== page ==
She bought him a hot chocolate and asked where he was staying.
“In the woods,” Dominic told her. “I’m staying in the woods.”
Since then, Kelly, who wears Starbucks earrings and a glittery, rhinestone Starbucks belt buckle and drives an immaculate, black-cherry-colored SUV, has spent a lot of time in those woods.
“Twenty-two years here and I never, ever imagined there are encampments in these woods, right behind places I shop,” she says as we drive to one of the spots.
A mother of two, grandmother of three and regional manager of 15 Starbucks stores, Kelly usually has her hands too full to give too much time to other causes.
But the man in a hoodie and slip-on shoes in January touched her. And she realized that something was changing in the once-small town where she’d moved two decades earlier to escape city life in Old Town Alexandria.
She found Dominic, then Wanda, then David Turner and dozens of others in the woods. And with a couple of her store managers and some employees, she began visiting them.
She tried to figure out the mental ills that prompted Dominic to live outside, tried to find the story of his life in all the delusions and mumbling and persistent arm-picking. Pick, pick, pick at his skin. “Do you have medication, Dominic?” she asked.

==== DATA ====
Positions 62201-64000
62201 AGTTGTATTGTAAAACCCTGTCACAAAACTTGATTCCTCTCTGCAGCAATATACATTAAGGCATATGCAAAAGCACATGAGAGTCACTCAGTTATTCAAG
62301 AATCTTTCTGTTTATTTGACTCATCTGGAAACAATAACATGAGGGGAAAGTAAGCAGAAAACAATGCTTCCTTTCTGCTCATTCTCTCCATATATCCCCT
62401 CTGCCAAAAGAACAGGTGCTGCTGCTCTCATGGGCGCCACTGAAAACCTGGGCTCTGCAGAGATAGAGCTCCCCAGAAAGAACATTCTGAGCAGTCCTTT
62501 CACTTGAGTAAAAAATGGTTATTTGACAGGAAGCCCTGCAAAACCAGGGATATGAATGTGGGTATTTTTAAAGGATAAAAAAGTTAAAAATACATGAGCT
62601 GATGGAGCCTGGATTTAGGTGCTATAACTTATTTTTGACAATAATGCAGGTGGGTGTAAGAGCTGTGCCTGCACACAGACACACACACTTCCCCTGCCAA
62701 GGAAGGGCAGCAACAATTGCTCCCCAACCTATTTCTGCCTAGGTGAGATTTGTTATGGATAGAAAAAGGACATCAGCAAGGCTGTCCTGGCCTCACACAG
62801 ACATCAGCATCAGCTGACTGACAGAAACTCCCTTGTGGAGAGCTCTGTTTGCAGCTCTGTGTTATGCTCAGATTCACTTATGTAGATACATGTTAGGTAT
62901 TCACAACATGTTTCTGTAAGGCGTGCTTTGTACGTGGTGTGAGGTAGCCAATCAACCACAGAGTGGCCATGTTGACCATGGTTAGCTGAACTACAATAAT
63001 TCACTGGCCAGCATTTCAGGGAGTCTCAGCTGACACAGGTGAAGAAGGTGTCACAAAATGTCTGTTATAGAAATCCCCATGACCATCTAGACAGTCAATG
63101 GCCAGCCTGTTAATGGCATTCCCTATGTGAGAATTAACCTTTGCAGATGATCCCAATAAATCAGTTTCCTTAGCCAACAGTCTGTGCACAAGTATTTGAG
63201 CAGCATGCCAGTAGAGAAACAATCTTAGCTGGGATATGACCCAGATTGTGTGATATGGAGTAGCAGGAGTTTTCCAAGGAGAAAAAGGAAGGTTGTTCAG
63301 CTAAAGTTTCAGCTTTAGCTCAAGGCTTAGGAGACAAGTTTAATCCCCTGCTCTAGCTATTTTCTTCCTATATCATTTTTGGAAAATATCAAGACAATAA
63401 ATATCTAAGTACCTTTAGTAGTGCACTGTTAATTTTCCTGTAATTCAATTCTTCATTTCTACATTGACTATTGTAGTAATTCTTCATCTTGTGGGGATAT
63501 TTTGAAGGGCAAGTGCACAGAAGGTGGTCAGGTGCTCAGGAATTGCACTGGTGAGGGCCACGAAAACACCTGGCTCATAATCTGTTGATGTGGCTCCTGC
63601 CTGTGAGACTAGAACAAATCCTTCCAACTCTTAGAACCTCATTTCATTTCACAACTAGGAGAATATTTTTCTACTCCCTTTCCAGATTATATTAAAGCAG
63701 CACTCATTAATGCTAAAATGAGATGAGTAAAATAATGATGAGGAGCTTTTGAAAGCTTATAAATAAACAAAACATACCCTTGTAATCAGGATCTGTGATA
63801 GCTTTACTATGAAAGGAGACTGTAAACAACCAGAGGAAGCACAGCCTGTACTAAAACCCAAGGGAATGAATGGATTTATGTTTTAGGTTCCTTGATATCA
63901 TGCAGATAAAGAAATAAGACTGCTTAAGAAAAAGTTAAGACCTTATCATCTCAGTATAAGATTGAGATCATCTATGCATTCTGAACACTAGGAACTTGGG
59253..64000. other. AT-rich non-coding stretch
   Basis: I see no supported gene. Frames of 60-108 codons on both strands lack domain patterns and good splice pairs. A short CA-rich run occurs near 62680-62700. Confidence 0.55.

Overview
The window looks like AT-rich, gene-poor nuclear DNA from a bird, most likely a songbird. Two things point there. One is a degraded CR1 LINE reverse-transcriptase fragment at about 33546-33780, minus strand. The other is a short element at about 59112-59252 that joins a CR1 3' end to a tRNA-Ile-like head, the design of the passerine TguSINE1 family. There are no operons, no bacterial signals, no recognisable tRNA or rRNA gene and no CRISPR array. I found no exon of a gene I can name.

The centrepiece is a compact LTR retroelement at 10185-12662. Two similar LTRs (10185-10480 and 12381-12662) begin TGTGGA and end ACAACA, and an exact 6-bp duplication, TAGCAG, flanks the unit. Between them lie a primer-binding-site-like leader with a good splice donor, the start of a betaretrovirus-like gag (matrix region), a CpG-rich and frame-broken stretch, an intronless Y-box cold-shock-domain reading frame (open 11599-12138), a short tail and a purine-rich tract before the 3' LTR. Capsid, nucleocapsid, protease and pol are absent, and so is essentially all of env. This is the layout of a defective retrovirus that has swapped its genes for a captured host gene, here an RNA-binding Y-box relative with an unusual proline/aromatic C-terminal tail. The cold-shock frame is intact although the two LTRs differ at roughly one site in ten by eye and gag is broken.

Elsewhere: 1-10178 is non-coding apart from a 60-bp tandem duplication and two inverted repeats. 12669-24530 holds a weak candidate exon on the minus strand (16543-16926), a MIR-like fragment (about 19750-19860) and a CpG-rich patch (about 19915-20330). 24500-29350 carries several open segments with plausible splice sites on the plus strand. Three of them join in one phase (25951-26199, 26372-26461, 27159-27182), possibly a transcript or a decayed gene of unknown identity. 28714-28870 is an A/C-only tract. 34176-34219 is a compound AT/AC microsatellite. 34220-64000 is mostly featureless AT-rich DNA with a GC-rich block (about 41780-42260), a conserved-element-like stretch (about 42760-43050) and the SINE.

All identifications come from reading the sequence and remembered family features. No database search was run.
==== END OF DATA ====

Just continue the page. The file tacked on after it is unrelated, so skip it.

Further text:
Kelly is still new at this and is still coming to grips with the depressing, crippling cycle of addiction and mental illness that is at the root of many cases of long-term homelessness.
She knows homeless folks don’t always inspire much sympathy from others. Fredericksburg went into a small furor last summer after the city police department issued a report about the homeless population and their share of the area’s crimes.
Police estimated that about 300 people have no fixed address in the area and that they are responsible for about 10 percent of the 3,000 crimes committed in this quiet exurb. (The main group that works with the homeless of Fredericksburg said the number of people living in shelters and on the street that they counted during their annual survey is closer to 200.)
The City Council called for hearings and solutions. Some residents demanded that all the homeless be rounded up and jailed. The leaders at Micah Ministries, a Christian outreach program that provides social services, asked for calm and understanding.
Kelly did her part. She told customers who would listen about the scope of the problem, and they would shake their heads in disbelief as they bought their $5 drinks.
Her stores began leaving a bin by the register to collect hotel toiletries, new socks, money. And every couple of weeks, she and other Starbucks employees would make packages to deliver to the homeless.